Syrian breakthrough? Aid convoy expected in Homs

A shell in the middle of the road in Homs, Syria. The city is expected to receive its first convoy of humanitarian aid in 18 months on Jan. 27. Photo by: David Manyua / United Nations

Following moderately successful diplomatic efforts in Switzerland over the weekend, the Syrian city of Homs is expected to receive on Monday its first convoy of humanitarian aid in 18 months, under a tentative agreement between government and rebels that will also allow for the evacuation of thousands of civilians.

The convoy is ready to enter the old city center but will not do so until its safety can be guaranteed, according to Lakhdar Brahimi, U.N.-Arab League special envoy to Syria.

After dishing out much-needed humanitarian assistance, the empty trucks will then pick up up to 3,000 civilians — among them many women and children — that have been stuck there since government forces began their siege to weed out the rebels in June 2012. During all that time, international NGOs have been unable to reach Homs despite their repeated calls for access so they could deliver essential food and medical supplies to the civilians.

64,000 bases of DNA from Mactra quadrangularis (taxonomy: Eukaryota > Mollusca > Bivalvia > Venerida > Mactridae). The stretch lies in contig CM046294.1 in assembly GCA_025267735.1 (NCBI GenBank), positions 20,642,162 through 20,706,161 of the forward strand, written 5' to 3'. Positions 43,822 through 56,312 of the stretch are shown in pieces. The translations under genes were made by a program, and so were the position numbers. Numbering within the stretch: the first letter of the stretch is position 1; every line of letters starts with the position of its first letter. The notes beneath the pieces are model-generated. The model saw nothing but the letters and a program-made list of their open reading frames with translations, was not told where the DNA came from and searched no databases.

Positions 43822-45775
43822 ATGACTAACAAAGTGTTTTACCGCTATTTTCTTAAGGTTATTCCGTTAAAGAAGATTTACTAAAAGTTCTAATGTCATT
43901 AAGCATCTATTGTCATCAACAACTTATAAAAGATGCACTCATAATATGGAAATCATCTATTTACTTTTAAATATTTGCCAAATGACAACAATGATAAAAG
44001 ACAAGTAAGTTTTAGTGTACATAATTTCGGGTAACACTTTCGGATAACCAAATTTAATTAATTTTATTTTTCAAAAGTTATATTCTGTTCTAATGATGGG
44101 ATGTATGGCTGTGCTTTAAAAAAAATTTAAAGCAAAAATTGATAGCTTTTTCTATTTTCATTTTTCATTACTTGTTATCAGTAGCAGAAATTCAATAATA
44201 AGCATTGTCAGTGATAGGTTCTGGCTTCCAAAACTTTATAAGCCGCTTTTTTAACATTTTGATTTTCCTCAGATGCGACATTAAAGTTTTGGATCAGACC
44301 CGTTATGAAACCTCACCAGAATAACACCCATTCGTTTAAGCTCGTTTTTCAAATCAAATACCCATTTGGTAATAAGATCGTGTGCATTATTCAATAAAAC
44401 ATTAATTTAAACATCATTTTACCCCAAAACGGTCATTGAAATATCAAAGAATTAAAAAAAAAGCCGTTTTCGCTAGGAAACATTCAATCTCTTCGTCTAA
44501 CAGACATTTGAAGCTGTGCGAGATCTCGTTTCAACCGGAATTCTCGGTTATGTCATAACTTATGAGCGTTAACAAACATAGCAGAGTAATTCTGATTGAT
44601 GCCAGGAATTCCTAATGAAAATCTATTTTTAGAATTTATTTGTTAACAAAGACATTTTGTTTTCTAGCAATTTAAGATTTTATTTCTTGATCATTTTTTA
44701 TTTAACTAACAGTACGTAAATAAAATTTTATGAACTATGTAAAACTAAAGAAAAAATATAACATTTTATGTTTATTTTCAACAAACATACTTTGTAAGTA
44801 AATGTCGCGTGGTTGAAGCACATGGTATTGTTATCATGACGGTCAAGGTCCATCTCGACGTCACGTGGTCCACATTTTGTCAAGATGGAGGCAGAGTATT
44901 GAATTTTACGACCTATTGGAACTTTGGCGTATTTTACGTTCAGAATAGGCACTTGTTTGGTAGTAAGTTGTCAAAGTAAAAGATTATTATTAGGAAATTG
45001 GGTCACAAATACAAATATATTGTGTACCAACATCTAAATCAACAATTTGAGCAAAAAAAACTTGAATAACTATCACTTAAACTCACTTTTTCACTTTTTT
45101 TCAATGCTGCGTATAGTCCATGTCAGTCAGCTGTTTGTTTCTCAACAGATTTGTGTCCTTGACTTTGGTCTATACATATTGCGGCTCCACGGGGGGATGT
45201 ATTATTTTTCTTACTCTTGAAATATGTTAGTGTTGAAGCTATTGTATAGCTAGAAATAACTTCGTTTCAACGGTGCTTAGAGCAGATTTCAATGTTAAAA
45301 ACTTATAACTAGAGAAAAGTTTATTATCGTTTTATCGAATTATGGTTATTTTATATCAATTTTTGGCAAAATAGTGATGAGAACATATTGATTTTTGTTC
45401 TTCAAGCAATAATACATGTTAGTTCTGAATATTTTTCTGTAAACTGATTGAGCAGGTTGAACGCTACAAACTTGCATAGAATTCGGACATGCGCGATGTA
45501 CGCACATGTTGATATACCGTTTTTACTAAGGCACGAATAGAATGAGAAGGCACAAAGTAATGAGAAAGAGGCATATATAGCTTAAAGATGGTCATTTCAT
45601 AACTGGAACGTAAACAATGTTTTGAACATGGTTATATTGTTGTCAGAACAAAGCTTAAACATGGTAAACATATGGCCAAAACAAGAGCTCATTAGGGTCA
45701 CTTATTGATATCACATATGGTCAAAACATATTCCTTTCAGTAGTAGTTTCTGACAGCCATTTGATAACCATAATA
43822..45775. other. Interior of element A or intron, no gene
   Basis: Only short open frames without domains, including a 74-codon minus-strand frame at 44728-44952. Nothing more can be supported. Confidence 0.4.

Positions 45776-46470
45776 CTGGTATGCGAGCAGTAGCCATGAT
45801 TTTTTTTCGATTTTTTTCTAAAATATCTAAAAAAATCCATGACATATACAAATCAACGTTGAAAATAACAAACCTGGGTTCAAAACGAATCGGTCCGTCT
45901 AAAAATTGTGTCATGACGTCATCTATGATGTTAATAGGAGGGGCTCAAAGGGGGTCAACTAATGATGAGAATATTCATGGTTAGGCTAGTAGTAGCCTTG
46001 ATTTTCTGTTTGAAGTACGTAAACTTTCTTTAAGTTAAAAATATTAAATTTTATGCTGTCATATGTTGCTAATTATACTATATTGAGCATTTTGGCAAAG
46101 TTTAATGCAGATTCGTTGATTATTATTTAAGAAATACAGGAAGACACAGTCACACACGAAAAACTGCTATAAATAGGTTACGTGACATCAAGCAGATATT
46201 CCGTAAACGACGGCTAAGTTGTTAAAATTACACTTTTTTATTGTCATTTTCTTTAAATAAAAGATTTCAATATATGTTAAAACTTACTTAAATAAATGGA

The feeble agreement on Homs was all aid groups could celebrate after four days of negotiations at the so-called Geneva II talks, where their hopes for unfettered access were quashed by government and opposition officials more intent on bickering over who was preventing who from entering or leaving the city, and whether or not the regime will try to make arrests among the civilian evacuees, which they suspect could hide rebels trying to get out of the city.

This limited outcome could however be the first concrete development to come out of the peace process since the conflict started almost four years ago.

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About the author

  • Carlos Santamaria

    Carlos is a former associate editor for breaking news in Devex's Manila-based news team. He joined Devex after a decade working for international wire services Reuters, AP, Xinhua, EFE ,and Philippine social news network Rappler in Madrid, Beijing, Manila, New York, and Bangkok. During that time, he also covered natural disasters on the ground in Myanmar and Japan.

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